Berlin 00:00:00 London 00:00:00 New York 00:00:00 Chicago 00:00:00 Los Angeles 00:00:00 Shanghai 00:00:00
members login here
Region
Country / State
City
Genre
Artist
Exhibition

Banner Repeater presents A Season in Hell 3D

Archive | Information & News


2 May 2014 to 29 June 2014
Tue-Thu 8-11am; Fri 8am-6pm; Sat-Sun 12noon-6pm
Banner Repeater
Platform 1, Hackney Downs Railway Station
Dalston Lane, Hackney
London
E8 1LA
United Kingdom
Europe
T:
F:
M:
W: www.bannerrepeater.org











Season in Hell 3D
2014
Matthew Noel-Tod


Artists in this exhibition: Erica Scourti, Jesse Darling, Yuri Pattison, Tyler Coburn, Anna Barham, Ami Clarke


“As the sun sets, it’s red light is supplanted by the light of many neon logos emanating from the franchise ghetto that constitutes this U-Stor-It’s natural habitat. This light, known as loglo, fills in the shadowy corners of the unit with seedy, oversaturated colours.

The business is a simple one. Hiro gets information. It may be gossip, videotape, audiotape, a fragment of a computer disk, a xerox of a document. It can even be a joke based on the latest highly publicised disaster.

He uploads it to the CIC database - - the Library, formerly the Library of Congress, but no one calls it that anymore. Most people are not entirely clear on what the word “congress” means.

And even the word “library” is getting hazy. It used to be a place full of books, mostly old ones. Then they began to include videotapes, records, and magazines. Then all of the information got converted into machine-readable form, which is to say, ones and zeroes. And as the number of media grew, the material became more up to date, and the methods for searching the Library became more up to date, and as the methods for searching the Library became more and more sophisticated, it approached the point where there was no substantive difference between the Library of Congress and the Central Intelligence Agency. Fortuitously, this happened just as the government was falling apart anyway. So they merged and kicked out a big fat stock offering.” (Neal Stephenson: Snow Crash, 1992.)


In Neal Stephenson’s science fiction of 1992, Snow Crash is a computer virus that can also infect humans; “crashing their neocortical software and turning them into mechanized entities who have no choice but to run the programs fed into them” (1) and provides the subtext for concerns relating to the erosion of subjectivity and what amounts to free will. Two different types of language are identified by the software: ‘the librarian’, one that functions as an operating system for the brain, meta-viral protocols for living, and the other that operates as a counter virus seemingly liberating the people through self-reflection. Writing in 1992 Stephenson is intent on privileging the remnants of the liberal self that constitute the individual that notably is produced by market relations and do not predate this. In the intervening decades it can be seen that increasingly through the application of big data, both surveillance and marketing drives thrive, whilst structural feedback loops ‘reify and reinforce certain cultural, racial, gendered assumptions and misconceptions, limiting users to a particular stream and thus perspective’. (2)

Blurring the lines between what we might regard as code where ‘saying’ coincides with ‘doing’, through the problems inherent to computational linguistics where language resists easy processing, artists’ works emerge from the tangle of human and multi-media assemblage, leading to ideas of the de-centred human subject through their production.

The recursivities that entangle inscription with incorporation, the body with embodiment… invite us to see these polarities not as static concepts but as mutating surfaces that transform into one another,” …”technology not only as a theme but as an articulation capable of producing new kinds of subjectivities”. (3)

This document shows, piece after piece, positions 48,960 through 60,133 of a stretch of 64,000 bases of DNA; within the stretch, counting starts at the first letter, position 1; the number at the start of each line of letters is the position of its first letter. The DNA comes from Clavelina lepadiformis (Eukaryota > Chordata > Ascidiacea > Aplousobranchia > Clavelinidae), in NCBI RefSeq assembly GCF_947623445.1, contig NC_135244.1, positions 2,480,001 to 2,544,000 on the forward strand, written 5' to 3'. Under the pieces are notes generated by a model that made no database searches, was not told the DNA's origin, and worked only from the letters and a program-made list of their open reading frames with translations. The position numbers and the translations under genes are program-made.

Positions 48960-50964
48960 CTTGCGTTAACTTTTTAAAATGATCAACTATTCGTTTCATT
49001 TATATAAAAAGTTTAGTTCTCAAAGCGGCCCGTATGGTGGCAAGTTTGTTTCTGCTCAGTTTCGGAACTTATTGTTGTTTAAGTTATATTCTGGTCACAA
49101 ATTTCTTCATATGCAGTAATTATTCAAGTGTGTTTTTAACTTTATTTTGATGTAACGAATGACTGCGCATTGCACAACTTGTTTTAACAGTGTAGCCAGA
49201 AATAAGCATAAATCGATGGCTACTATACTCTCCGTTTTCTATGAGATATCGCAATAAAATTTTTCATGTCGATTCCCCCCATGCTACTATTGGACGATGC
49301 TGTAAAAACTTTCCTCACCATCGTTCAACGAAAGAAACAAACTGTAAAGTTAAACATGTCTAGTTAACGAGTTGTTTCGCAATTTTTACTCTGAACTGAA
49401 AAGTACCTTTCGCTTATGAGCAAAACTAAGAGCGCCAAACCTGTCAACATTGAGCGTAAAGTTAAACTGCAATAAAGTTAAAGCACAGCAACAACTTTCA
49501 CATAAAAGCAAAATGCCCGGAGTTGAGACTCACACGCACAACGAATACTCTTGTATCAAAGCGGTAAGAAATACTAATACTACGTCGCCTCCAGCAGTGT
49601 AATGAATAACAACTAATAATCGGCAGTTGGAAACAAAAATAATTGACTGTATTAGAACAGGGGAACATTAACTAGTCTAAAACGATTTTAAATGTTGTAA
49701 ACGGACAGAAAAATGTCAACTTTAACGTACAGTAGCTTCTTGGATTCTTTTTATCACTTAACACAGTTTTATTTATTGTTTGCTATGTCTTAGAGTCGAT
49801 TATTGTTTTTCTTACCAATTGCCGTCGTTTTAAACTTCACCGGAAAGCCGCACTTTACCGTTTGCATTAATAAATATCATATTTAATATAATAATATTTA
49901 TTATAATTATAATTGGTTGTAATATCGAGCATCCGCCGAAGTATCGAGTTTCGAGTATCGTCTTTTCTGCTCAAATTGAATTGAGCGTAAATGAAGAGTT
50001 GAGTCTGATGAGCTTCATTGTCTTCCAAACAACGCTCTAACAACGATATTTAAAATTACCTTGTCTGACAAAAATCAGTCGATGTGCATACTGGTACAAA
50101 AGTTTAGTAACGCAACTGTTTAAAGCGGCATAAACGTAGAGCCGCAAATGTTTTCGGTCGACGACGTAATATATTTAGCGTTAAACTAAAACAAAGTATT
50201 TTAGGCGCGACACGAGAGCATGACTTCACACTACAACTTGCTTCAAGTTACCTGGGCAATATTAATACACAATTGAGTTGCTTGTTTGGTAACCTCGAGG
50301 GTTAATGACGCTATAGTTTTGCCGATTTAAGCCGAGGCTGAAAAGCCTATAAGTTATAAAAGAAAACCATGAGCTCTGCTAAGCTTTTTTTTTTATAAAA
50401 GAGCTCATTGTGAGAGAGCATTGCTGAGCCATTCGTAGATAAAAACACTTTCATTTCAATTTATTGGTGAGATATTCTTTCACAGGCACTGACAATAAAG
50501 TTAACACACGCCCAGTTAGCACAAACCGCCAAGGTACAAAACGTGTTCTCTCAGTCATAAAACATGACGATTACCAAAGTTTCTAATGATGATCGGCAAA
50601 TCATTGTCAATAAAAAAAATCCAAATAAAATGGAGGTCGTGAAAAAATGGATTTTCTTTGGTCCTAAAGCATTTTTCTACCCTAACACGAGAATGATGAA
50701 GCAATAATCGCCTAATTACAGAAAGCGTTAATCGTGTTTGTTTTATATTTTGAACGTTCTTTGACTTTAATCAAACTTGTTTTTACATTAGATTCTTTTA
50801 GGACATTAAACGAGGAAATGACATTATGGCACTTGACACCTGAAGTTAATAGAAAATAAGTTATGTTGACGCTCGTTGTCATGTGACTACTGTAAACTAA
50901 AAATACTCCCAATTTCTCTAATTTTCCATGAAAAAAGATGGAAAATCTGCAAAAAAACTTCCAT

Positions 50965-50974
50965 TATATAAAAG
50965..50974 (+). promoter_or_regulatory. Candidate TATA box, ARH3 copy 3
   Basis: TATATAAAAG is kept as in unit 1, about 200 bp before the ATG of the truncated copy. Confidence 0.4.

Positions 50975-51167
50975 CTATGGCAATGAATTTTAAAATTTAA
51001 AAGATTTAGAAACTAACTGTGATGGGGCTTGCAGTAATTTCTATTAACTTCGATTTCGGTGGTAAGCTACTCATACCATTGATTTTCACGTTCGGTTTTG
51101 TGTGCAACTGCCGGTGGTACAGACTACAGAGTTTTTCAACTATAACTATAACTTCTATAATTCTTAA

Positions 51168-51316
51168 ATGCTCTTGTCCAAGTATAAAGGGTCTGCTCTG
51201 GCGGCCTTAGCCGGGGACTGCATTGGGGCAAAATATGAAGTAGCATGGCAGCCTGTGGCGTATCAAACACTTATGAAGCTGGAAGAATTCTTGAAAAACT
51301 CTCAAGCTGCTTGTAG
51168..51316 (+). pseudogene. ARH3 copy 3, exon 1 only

(1) Katherine Hayles: How We Became Post-human.
(2) Jean Kay aqnb interview with Yuri Pattison 20/01/2014.
(3) Katherine Hayles: How We Became Post-human.

Project space.

In colocation, time displacement, by Yuri Pattison a roving camera navigates the interior of a former civil defence centre in Stockholm. Built in the 1970s to protect essential government functions from nuclear strike, it is now a datacentre. The Pirate Bay & Wikileaks have both used Pionen for colocation services but the camera's POV remains discreet on finer points like these, never fully disclosing the location it inhabits. Disclosure of a different kind reaches the viewer via speed reading technology, which displays chatlogs of John Titor, (purported) time traveller from 2036. One conspiracy suggests this character, diffused through online forums, is an upcoming Disney franchise seeded into internet culture by it’s suspected creator. Albert France-Lanord, architect of Pionen, has referenced 1960s & ‘70s SciFi cinematography (specifically Silent Running) as an inspiration for the design. The video was shot in digital HD Super16 using legacy lenses that are unable to resolve the contemporary requirement of HD, resulting in an image that is inextricably complicated by time.

The shelving units deployed by Yuri Pattison as a readymade display strategy for digital works were coincidentally arrived at as a format for presenting works in progress, a testament to their ubiquity and schematic aesthetic. In keeping with the shelving’s modular component like structure, Pattison will engage with the structure following his methodology with regards the display of data in physical space, as well as the shelves providing a site for other artists' presentations for a number of on-going works.

Erica Scourti’s work draws on the expertise of professionals within the fields of cyber security, digital privacy, social profiling and data mining to obtain ‘profiles’ and data based on her public and semi-private online activity, which will be displayed and updated throughout the exhibition period. The data that can be accrued through the inscription of our digital selves across social media and other platforms seems harmless until that Kafka moment arrives and you are refused access to board the plane you’re booked on. Working with a ghost-writer, the material collected will inform the basis of a new text narrating her fictional memoirs, extrapolating a version of this aggregate data self constructed through her digital footprint.

Jesse Darling employs EMDR (eye movement desensitization and reprocessing) - a psychotherapeutic technique for treating PTSD (post traumatic stress disorder) using bilateral sensory input and a visual script. Drawing on her recent research into trauma theory and neurological 'bare life,' (empirical and otherwise), this new video work guides the viewer through a 'self-administered' EMDR therapy session, sound-tracked by a new composition of binaural beats - low-frequency auditory stimuli that reportedly alleviate the symptoms of depression and anxiety.